There are also some very powerful Shot Enhancement cards. Some of these are single use, and the most powerful will actually drain your Stamina — meaning you discard them instead of tapping them. An example is the titular “Paint the Line” card, which gives you a +8 on your roll and a -8 on your opponent’s return. The other one is the “Impossible Return” which lets you return any shot — at a permanent cost of 4 Stamina. The trick is using your combination of cards, but with the D20 a lot of it still depends on how well you roll.
I love the theme, but what really sells it is the combination of artwork and Holkins’ flavor text. Each card has a little tiny quote at the bottom, but you could imagine them being lines from a cheesy ’80s movie about Cold War table tennis. From the “Minutes to Midnight” card: “It is later than you think, my American friend.” Or the American “Naval Bombardment” trick shot: “We can’t hit the ball, no. But we can hit everything else.” The story behind the development of the game is fantastic, too. Fellow GeekDad Matt Morgan covered it for MTV Geek here.
I do have some gripes, though. First up is the fact that the rulebook leaves out some important information. Most specifically, there are some cards that talk about “shot tokens,” but these are never explained, or even mentioned, in the rulebook. Again, this is apparently something that Magic: The Gathering players would be familiar with — but I’m not, and it’s not intuitive. Here’s an explanation from Xavier Vargas on BoardGameGeek.com — this really should have just been in the rules. But also, presumably you’ll need something to stand in for those shot tokens, whether it’s dice or chips or what have you — it’s another extra component that I didn’t realize I needed until that card came up in play.
The other complaint (as I mentioned above) is that the components do feel a little bit like they’re cutting costs. As fun as the game is, it’s hard not to hesitate a little, considering the $30 price tag for sub-par cards and still having to provide your own points trackers and shot tokens. I’d think that a Penny Arcade game would have the financial wherewithal to ensure that their components are top-notch, but maybe I’m assuming too much there.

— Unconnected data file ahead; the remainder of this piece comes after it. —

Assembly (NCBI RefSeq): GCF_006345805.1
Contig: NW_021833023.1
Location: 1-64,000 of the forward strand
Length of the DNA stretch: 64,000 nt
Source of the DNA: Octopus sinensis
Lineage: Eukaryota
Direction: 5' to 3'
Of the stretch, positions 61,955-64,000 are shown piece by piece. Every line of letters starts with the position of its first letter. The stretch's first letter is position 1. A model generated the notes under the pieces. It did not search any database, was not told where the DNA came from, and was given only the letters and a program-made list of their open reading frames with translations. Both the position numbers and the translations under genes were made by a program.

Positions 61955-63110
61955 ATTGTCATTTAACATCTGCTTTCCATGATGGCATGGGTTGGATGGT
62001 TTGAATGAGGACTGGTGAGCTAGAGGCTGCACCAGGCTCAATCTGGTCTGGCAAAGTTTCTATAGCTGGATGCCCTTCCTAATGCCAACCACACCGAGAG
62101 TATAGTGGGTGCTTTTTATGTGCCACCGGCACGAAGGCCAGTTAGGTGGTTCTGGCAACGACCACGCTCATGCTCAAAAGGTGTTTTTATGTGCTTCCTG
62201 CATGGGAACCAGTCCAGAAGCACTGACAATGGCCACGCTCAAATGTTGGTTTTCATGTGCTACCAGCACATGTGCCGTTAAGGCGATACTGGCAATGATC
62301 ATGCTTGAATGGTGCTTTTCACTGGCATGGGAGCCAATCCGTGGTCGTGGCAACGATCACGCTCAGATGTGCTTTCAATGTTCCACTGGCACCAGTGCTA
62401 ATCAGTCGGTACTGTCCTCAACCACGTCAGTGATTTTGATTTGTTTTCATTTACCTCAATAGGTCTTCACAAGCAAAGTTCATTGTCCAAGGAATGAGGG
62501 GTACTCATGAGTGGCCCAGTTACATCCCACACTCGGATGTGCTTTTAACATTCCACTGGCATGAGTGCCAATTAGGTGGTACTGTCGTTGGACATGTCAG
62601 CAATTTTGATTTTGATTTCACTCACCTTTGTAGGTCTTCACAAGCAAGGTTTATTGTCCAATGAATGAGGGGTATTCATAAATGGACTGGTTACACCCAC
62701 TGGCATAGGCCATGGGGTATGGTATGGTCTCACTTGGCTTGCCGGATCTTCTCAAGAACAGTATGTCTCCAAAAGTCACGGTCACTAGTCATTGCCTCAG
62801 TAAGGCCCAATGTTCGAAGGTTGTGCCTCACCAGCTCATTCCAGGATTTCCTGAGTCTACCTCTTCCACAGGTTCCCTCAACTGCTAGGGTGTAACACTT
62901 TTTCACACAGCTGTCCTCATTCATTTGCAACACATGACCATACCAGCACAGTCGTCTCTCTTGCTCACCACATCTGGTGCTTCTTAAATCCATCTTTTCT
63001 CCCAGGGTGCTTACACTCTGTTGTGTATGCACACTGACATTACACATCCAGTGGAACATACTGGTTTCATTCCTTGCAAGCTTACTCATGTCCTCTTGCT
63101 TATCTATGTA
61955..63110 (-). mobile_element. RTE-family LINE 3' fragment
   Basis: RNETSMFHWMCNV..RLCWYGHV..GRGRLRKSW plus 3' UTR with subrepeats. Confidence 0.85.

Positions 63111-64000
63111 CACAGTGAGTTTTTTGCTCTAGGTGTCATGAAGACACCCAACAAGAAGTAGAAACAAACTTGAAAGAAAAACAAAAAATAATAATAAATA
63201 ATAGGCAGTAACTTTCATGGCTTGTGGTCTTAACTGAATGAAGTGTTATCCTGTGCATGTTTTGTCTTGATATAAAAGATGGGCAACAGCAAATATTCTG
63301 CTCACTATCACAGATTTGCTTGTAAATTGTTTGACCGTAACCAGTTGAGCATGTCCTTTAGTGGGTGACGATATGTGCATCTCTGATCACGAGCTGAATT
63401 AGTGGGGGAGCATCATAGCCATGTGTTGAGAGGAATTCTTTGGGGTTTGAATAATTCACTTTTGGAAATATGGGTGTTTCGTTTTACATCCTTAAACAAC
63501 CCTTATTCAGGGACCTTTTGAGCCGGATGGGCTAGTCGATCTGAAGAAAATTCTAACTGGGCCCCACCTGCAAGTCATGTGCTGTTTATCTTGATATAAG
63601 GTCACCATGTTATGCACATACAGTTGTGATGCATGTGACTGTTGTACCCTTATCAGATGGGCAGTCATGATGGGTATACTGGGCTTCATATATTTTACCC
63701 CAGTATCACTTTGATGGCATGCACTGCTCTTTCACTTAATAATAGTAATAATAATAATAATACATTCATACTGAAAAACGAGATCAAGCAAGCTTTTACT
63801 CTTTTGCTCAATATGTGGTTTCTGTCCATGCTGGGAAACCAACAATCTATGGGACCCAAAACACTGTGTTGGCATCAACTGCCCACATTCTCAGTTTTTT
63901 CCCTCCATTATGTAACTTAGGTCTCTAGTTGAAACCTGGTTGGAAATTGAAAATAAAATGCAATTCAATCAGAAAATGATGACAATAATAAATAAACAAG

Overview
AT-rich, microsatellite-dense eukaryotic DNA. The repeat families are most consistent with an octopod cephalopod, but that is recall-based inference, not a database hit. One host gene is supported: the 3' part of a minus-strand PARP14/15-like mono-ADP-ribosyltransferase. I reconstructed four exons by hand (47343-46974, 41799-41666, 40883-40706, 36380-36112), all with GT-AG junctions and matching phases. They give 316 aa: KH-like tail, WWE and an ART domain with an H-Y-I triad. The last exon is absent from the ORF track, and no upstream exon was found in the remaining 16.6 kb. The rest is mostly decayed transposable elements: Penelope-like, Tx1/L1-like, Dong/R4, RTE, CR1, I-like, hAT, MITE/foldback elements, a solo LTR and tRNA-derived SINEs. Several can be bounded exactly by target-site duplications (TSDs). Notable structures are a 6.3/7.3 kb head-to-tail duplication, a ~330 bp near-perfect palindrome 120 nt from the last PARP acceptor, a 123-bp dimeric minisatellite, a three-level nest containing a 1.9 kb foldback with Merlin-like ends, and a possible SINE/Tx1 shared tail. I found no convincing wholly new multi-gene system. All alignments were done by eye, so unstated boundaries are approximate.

One last thing: the game will most likely take you more than 35 minutes the first time you play it, because of all the reading. With any game that has a pile of unique cards, each with its own modifiers and interactions, knowing the cards (in both your deck and your opponent’s) is a key part of being able to play the game and make decisions quickly. If you have to stop to read nearly every card you draw before you can decide what to play, it will take a long time. This problem, fortunately, will diminish as you play it. I’m looking forward to the time when a game of Paint the Line will more closely approximate an actual game of ping pong, time-wise.
Will you like it? Check out the original Paint the Line comics, and see what you think of those. If it makes you laugh, so will Paint the Line: Red Tide. If they just make you scratch your head, then you may not care for the theme — but you might still enjoy the table tennis aspect. You can purchase the game from the Penny Arcade store, Game Salute’s online store, or at a Game Salute Select Store near you.
WIRED Great mechanics that lead to intense volleying; captures the weird blend of Cold War and ping pong from the comic.
TIRED Flimsy cards. Rulebook assumes you know how to play Magic: The Gathering and omits info.
Disclosure: GeekDad received a review copy of this game.